Kristen H. Ehrlich

Kristen H. Ehrlich, Esq.
Tax Law, Corporate Law, Estate Planning

Online retailers who were once immune to sales tax under the doctrine of Quill Corp. v. North Dakota, which required physical presence in the state in order for the state to a levy sales and use tax, will begin to feel the bite of sales tax levies, as states update their sales and use tax laws in the wake of the recent Supreme Court decision in South Dakota v. Wayfair, Inc.

In Wayfair the court ruled South Dakota’s state sales tax nexus law constitutional, even though no physical presence was required. South Dakota’s economic nexus provision imposes a sales tax registration and filing obligation on any out-of-state retailer lacking a physical presence if they have more than $100,000 in gross sales or 200 or more transactions into the state, and if an out of state retailer exceeds this threshold, they are required to register with the state and collect and remit sales tax.

Many states are modeling new economic nexus provisions after South’ Dakota’s provision, and 30 states plus the District of Columbia have passed laws or approved rules requiring remote sellers to collect sales and use tax. Nearly all state’s which have enacted legislation have followed the first two of the three main principles outlined in Justice Anthony Kennedy’s opinion: (i) a safe harbor for those with limited business in the state, (ii) no retroactive application of the law for past taxes due, and (iii) a state to have membership in the Streamlined Sales and Use Tax Agreement, where sellers voluntarily collect and remit tax to state participants.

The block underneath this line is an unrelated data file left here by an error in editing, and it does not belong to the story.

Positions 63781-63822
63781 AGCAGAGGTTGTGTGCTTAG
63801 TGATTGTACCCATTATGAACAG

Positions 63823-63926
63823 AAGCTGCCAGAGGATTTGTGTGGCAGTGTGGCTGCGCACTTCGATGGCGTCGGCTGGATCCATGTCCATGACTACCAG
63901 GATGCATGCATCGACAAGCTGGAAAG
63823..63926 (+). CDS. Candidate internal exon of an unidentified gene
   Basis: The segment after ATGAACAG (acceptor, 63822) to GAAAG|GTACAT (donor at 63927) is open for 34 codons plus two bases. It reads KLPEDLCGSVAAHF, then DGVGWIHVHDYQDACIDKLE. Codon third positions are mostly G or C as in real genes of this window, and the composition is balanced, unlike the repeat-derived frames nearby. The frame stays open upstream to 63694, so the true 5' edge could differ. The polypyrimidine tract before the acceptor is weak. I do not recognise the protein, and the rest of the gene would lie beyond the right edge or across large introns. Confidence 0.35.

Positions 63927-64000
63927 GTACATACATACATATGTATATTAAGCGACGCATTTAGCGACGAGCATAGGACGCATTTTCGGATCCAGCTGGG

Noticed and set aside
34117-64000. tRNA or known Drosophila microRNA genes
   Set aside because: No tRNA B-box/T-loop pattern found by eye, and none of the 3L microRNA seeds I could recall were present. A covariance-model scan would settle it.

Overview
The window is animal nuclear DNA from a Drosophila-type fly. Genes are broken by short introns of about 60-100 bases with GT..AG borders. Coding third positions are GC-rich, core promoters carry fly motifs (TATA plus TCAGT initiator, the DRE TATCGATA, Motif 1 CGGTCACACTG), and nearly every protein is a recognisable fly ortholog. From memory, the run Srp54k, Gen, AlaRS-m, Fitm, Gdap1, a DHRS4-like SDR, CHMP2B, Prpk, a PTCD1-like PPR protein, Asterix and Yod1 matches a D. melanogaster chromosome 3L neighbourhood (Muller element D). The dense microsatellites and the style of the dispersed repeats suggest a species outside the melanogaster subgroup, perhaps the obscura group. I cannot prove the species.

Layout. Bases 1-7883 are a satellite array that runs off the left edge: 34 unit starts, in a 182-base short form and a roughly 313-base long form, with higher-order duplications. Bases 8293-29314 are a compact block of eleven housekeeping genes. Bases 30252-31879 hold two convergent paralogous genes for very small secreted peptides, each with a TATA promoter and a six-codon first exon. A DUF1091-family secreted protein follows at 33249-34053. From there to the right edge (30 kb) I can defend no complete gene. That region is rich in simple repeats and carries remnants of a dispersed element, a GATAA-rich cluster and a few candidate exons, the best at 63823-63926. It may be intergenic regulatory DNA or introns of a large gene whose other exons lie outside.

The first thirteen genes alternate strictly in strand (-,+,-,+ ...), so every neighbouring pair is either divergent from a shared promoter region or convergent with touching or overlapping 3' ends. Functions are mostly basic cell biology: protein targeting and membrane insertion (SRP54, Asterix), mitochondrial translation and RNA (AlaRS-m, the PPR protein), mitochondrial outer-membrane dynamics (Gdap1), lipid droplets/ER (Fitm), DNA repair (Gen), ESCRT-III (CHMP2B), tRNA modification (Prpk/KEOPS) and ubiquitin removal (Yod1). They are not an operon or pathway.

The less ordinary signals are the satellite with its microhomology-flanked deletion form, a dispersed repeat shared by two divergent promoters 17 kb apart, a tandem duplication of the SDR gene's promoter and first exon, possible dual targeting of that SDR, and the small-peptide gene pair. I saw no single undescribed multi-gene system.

Florida has yet to enact a new sales and use tax nexus provision following the Wayfair decision, however, Florida Attorney General Pamela Bondi has stated in an August 9, 2018 court filing, “Wayfair controls the outcome of this matter, and there is no reason that case should not be applied retrospectively as well as prospectively.” This approach may be aggressive, as most states have taken the approach that retroactivity is unconstitutional, relying on Justice Kennedy’s opinion.

While the future of Florida’s sales tax nexus for online retailers remains uncertain, we recommend online retailers reach out to their tax advisors and proactively update their sales and use tax collection and remittance procedures in the wake of the Wayfair decision.

Contact tax law attorney Kristen Ehrlich for more information at or 941-748-0100.